In use, resiliently attachable tool cleaner 10 is utilized by expanding resilient, expandable and contractable, attachment 16 so as to slip resilient, expandable and contractable, attachment 16 over golf shoe 22. As illustrated in FIG. 1, once attached, because attachment 16 is resilient, tool cleaner 10 remains in place by the gripping force of attachment 16. After each swing of a club, the club face can be brought, brushed, swept, across cleaning surface 14, washable bristle brush 28, and cleaned in one motion. This eliminates the need for use of towels, hand held scrub brushes and the like. The simplicity of attaching and removing the tool cleaner to an object enables the tool cleaner 10 of the present invention to be utilized not only at the driving range, but during a regular round of golf as well. That is to say, a golfer could, while waiting for players ahead of them to play, simply attach resiliently attachable tool cleaner 10 to his golf shoe 22, take practice swings and clean the club quickly and efficiently while waiting. For that matter, the golfer could leave resiliently attachable tool cleaner 10 on throughout the round if so desired. Otherwise, the tool cleaner is easily and quickly removable so that, once play resumes, the user can quickly remove it and commence regular play.

While a preferred embodiment of the invention is used with golf clubs, it should be restated that the resiliently attachable tool cleaner 10 of the present invention is not limited to golf tools alone. Again, there are many situations wherein the provision of a removably attachable cleaning surface near at hand so as to free a user's hands and to speed the cleaning of the tool being used quickly and efficiently would be beneficial. Painters, sculptors, contractors, and any individual utilizing tools that require periodic cleaning between uses, such as dentists, and the like would benefit from Applicant's invention.

While the present invention has been disclosed in connection with the preferred embodiment thereof, it should be understood that there may be other embodiments which fall within the spirit and scope of the invention as defined by the following claims.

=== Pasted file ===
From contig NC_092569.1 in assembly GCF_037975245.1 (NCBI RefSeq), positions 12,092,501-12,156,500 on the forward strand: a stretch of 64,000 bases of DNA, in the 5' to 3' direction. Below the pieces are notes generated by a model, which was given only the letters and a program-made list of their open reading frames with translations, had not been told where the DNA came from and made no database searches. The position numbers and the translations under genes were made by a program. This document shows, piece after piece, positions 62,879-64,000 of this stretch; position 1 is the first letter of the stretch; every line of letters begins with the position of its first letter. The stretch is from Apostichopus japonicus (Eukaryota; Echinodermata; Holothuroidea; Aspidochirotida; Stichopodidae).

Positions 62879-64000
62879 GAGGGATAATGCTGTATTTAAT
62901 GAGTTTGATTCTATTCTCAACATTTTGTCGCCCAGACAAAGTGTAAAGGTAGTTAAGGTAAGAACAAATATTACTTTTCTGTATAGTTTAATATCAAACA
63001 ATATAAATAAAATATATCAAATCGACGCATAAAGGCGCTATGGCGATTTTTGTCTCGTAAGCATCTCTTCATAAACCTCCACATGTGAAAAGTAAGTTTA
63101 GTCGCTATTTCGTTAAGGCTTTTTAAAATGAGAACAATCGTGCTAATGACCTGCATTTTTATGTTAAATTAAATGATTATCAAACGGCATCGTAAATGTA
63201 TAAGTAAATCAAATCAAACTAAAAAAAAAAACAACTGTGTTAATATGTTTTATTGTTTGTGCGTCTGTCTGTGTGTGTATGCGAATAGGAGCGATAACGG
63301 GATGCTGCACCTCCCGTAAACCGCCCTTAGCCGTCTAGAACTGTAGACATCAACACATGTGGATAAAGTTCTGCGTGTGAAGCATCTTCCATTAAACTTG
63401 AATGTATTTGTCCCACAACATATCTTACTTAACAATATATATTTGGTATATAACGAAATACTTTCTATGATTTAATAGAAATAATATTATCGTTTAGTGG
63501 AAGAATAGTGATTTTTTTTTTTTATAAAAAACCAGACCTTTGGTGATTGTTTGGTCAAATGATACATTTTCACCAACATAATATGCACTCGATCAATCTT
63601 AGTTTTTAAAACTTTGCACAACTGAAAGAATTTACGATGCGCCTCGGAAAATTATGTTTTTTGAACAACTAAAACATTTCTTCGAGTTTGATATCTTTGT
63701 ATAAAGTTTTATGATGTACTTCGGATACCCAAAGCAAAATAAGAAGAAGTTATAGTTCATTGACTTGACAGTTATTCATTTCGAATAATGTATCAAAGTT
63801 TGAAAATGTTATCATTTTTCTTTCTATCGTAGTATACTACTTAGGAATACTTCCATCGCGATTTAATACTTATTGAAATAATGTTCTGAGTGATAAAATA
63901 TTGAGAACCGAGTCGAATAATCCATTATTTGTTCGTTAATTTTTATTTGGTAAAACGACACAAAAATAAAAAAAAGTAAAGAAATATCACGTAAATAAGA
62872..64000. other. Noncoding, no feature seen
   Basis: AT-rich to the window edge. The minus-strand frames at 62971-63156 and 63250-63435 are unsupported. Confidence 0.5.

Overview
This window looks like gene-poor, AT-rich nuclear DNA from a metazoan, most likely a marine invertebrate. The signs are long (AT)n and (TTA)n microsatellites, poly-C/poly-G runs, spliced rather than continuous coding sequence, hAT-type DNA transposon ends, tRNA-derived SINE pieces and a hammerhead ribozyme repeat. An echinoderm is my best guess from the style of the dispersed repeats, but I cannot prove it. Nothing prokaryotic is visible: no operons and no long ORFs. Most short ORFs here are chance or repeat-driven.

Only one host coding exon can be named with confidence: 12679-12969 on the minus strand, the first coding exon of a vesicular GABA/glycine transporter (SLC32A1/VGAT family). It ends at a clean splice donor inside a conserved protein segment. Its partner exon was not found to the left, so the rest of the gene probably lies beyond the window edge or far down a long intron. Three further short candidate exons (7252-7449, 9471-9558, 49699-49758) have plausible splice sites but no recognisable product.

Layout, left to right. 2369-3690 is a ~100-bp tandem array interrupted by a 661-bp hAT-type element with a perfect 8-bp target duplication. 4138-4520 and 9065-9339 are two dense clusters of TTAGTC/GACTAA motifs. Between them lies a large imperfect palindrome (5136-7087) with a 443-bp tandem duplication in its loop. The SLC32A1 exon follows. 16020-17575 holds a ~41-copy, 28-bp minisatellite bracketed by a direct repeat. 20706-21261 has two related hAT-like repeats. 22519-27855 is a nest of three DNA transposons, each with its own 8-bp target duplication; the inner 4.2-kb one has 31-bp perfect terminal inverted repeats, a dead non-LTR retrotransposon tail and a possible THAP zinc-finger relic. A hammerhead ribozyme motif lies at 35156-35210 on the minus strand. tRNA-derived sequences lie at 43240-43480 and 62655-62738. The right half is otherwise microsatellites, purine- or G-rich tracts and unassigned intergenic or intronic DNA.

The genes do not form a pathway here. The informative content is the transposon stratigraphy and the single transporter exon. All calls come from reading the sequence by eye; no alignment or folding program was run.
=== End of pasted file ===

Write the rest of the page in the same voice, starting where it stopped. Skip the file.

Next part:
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Referenced by
Citing PatentFiling datePublication dateApplicantTitle
US6732397 *May 13, 2002May 11, 2004Dean Jeffery ThompsonGolf shoe brush
US7313842 *Dec 16, 2004Jan 1, 2008Preciado Rene VShoe-mounted umpire's brush unit
US7845043Mar 10, 2007Dec 7, 2010Mclogan Lisa KFoot-worn scrubbing apparatus
US7896754 *Dec 2, 2009Mar 1, 2011Kenneth Doyle WintersClub attachable golf practice pad
US8032969 *Jul 11, 2008Oct 11, 2011Connelly Dennis EAttachable brush for footwear
US8060974Dec 6, 2010Nov 22, 2011Mclogan Lisa KFoot-worn scrubbing apparatus
US8225529Sep 29, 2008Jul 24, 2012Suzanne SimmsOvershoe for athletic shoes
US8375501 *Nov 16, 2011Feb 19, 2013Timothy CourcyShoe-attached brush system for cleaning golf clubs
US8413352Jul 29, 2010Apr 9, 2013Robert A. WatkinsClub head cleaning attachment for a golf shoe
US8458847 *Dec 11, 2009Jun 11, 2013Brent HerrmannCleaning device affixed to a footwear and method thereof
US8850649 *Nov 5, 2009Oct 7, 20143M Innovative Properties CompanyCleaning tool with upstanding stems and method of cleaning a surface
US8992693Sep 21, 2010Mar 31, 2015Bio Brands, LlcCleaning station
US20100125961 *Nov 5, 2009May 27, 20103M Innovative Properties CompanyCleaning tool with upstanding stems and method of cleaning a surface
US20110030159 *Aug 6, 2009Feb 10, 2011Terry MullisAttachable golf club brush
US20110138557 *Dec 11, 2009Jun 16, 2011Brent HerrmannCleaning device affixed to a footwear and method thereof
US20140259292 *Mar 14, 2013Sep 18, 2014Bernard SantamariaOne-handed cleaning apparatus for cleaning golf clubs during play
Classifications
U.S. Classification15/160, 15/210.1, 15/227
International ClassificationA46B17/02
Cooperative ClassificationA46B17/02, A46B2200/3073
European ClassificationA46B17/02
Legal Events
DateCodeEventDescription
Jan 6, 2000ASAssignment
Owner name: REYNTECH PARTNERSHIP, TEXAS
Free format text: ASSIGNMENT OF ASSIGNORS INTEREST;ASSIGNOR:REYNOLDS, MARK D.;REEL/FRAME:010515/0164
Effective date: 19991229
Owner name: REYNTECH PARTNERSHIP 41 CASA VERDE AUSTIN TEXAS 78
Owner name: REYNTECH PARTNERSHIP 41 CASA VERDE AUSTIN TEXAS 78
Free format text: ASSIGNMENT OF ASSIGNORS INTEREST;ASSIGNOR:REYNOLDS, MARK D.;REEL/FRAME:010515/0164
Effective date: 19991229
Jul 16, 2002CCCertificate of correction
Dec 14, 2005REMIMaintenance fee reminder mailed
May 30, 2006LAPSLapse for failure to pay maintenance fees
Jul 25, 2006FPExpired due to failure to pay maintenance fee
Effective date: 20060528